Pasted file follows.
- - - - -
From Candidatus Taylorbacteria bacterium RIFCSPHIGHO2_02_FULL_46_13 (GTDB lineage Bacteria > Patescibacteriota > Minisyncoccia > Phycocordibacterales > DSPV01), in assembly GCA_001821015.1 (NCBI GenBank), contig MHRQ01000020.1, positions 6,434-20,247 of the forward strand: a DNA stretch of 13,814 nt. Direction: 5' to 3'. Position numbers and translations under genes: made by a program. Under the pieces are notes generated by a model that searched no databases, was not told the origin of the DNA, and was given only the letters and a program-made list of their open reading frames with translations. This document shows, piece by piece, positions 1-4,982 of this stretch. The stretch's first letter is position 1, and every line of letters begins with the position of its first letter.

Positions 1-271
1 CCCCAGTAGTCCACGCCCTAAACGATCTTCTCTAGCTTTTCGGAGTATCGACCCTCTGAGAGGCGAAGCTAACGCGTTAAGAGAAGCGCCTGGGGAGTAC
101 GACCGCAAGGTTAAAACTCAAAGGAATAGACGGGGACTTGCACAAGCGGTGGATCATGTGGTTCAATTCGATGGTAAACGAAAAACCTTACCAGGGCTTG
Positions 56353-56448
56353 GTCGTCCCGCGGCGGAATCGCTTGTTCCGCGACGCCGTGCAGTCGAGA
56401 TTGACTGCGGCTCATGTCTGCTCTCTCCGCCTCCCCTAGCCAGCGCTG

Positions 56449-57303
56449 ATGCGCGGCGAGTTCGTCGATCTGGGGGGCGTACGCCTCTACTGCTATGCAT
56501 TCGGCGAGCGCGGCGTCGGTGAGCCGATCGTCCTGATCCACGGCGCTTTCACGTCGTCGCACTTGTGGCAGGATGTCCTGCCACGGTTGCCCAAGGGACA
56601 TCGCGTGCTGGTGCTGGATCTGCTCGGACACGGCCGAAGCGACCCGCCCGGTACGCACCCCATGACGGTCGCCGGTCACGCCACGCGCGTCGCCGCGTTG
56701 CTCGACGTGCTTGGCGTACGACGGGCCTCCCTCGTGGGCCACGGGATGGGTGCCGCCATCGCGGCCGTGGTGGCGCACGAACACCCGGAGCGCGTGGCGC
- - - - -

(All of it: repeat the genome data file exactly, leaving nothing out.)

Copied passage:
From Candidatus Taylorbacteria bacterium RIFCSPHIGHO2_02_FULL_46_13 (GTDB lineage Bacteria > Patescibacteriota > Minisyncoccia > Phycocordibacterales > DSPV01), in assembly GCA_001821015.1 (NCBI GenBank), contig MHRQ01000020.1, positions 6,434-20,247 of the forward strand: a DNA stretch of 13,814 nt. Direction: 5' to 3'. Position numbers and translations under genes: made by a program. Under the pieces are notes generated by a model that searched no databases, was not told the origin of the DNA, and was given only the letters and a program-made list of their open reading frames with translations. This document shows, piece by piece, positions 1-4,982 of this stretch. The stretch's first letter is position 1, and every line of letters begins with the position of its first letter.

Positions 1-271
1 CCCCAGTAGTCCACGCCCTAAACGATCTTCTCTAGCTTTTCGGAGTATCGACCCTCTGAGAGGCGAAGCTAACGCGTTAAGAGAAGCGCCTGGGGAGTAC
101 GACCGCAAGGTTAAAACTCAAAGGAATAGACGGGGACTTGCACAAGCGGTGGATCATGTGGTTCAATTCGATGGTAAACGAAAAACCTTACCAGGGCTTG
Positions 56353-56448
56353 GTCGTCCCGCGGCGGAATCGCTTGTTCCGCGACGCCGTGCAGTCGAGA
56401 TTGACTGCGGCTCATGTCTGCTCTCTCCGCCTCCCCTAGCCAGCGCTG

Positions 56449-57303
56449 ATGCGCGGCGAGTTCGTCGATCTGGGGGGCGTACGCCTCTACTGCTATGCAT
56501 TCGGCGAGCGCGGCGTCGGTGAGCCGATCGTCCTGATCCACGGCGCTTTCACGTCGTCGCACTTGTGGCAGGATGTCCTGCCACGGTTGCCCAAGGGACA
56601 TCGCGTGCTGGTGCTGGATCTGCTCGGACACGGCCGAAGCGACCCGCCCGGTACGCACCCCATGACGGTCGCCGGTCACGCCACGCGCGTCGCCGCGTTG
56701 CTCGACGTGCTTGGCGTACGACGGGCCTCCCTCGTGGGCCACGGGATGGGTGCCGCCATCGCGGCCGTGGTGGCGCACGAACACCCGGAGCGCGTGGCGC